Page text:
"This development is driven by a decline in private foreign debt growth amid the relatively stable growth of the government’s external debt," Head of the BI Communication Department Onny Widjanarko noted in a statement in Jakarta, Tuesday.
He expounded that Indonesia's foreign debt position at the end of July 2020 was recorded at US$409.7 billion, comprising the public sector, the Government and Central Bank, $201.8 billion; and the private sector, including state-owned enterprises (BUMN) $207.9 billion.
Widjanarko remarked that the government's foreign debt position at the end of July 2020 was recorded at $199 billion, or grew 2.3 percent yoy, relatively stable as compared to the 2.1-percent yoy growth in June 2020.
"This development is owing to the withdrawal of part of the commitment of multilateral institutions and the issuance of Samurai Bonds to meet financing requirements, including for handling the COVID-19 pandemic and the National Economic Recovery Program (PEN)," he explained.
The government's external debt is managed in a measured and prudent manner to support priority spending, specifically the health services sector and social activities amounting to 23.6 percent of the total debt and the construction sector, 16.5 percent.
Furthermore, 16.4 percent for the education services sector; the financial services and insurance sector, 11.9 percent; and the government administration, defense, and compulsory social security sector, 11.8 percent.
Meanwhile, private external debt growth in July 2020 was recorded at 6.1 percent yoy, slower than the 8.3-percent yoy growth in June 2020.
"The development of foreign debt is influenced by the continued slowdown in the growth of non-financial institutions’ corporate external debt (PBLK) and the contraction of external debt of financial institutions (LK)," Widjanarko stated.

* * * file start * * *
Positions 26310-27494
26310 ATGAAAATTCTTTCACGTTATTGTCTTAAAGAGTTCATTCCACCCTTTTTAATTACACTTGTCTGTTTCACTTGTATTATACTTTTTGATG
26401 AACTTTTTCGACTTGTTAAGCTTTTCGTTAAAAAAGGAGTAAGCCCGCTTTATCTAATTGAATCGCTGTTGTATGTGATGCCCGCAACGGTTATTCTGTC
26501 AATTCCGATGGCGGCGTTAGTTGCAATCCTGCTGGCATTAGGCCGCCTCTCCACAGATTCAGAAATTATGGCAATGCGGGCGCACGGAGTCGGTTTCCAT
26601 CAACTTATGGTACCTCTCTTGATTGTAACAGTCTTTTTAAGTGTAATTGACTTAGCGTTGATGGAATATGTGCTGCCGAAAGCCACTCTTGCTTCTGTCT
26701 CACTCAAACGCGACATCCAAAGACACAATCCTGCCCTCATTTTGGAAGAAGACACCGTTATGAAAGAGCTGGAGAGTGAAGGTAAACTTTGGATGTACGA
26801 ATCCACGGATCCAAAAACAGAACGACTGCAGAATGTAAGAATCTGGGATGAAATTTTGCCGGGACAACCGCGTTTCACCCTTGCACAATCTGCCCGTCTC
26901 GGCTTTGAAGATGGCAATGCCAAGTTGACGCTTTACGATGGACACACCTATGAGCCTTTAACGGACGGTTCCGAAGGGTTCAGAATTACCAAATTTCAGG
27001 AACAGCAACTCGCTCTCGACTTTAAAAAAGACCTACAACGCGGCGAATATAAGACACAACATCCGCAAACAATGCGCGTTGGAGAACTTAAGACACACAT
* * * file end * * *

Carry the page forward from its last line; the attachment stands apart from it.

PBLK's external debt grew by 8.7 percent yoy, slowing down, from 11.5 percent yoy in the previous month. LK foreign debt also contracted by 2.2 percent yoy, although it increased slightly from the 1.9-percent yoy contraction in the previous month.
Some of the largest debt sectors, reaching 77.2 percent of the private debt, are the financial services and insurance sector, the electricity, gas, steam / hot and cold air (LGA) procurement sector, the mining and quarrying sector, and the manufacturing sector.
With this development, the structure of Indonesia's foreign debt remains healthy, supported by the application of prudential principles in its management, with the ratio to the gross domestic product reaching 38.2 percent.
"The structure of Indonesia's foreign debt remains dominated by long-term debt, with a share of 89.1 percent of the total foreign debt," Widjanarko noted.
In order to maintain a healthy foreign debt structure, BI and the government will continue to intensify coordination in monitoring debt developments, backed by the application of prudential principles in its management.
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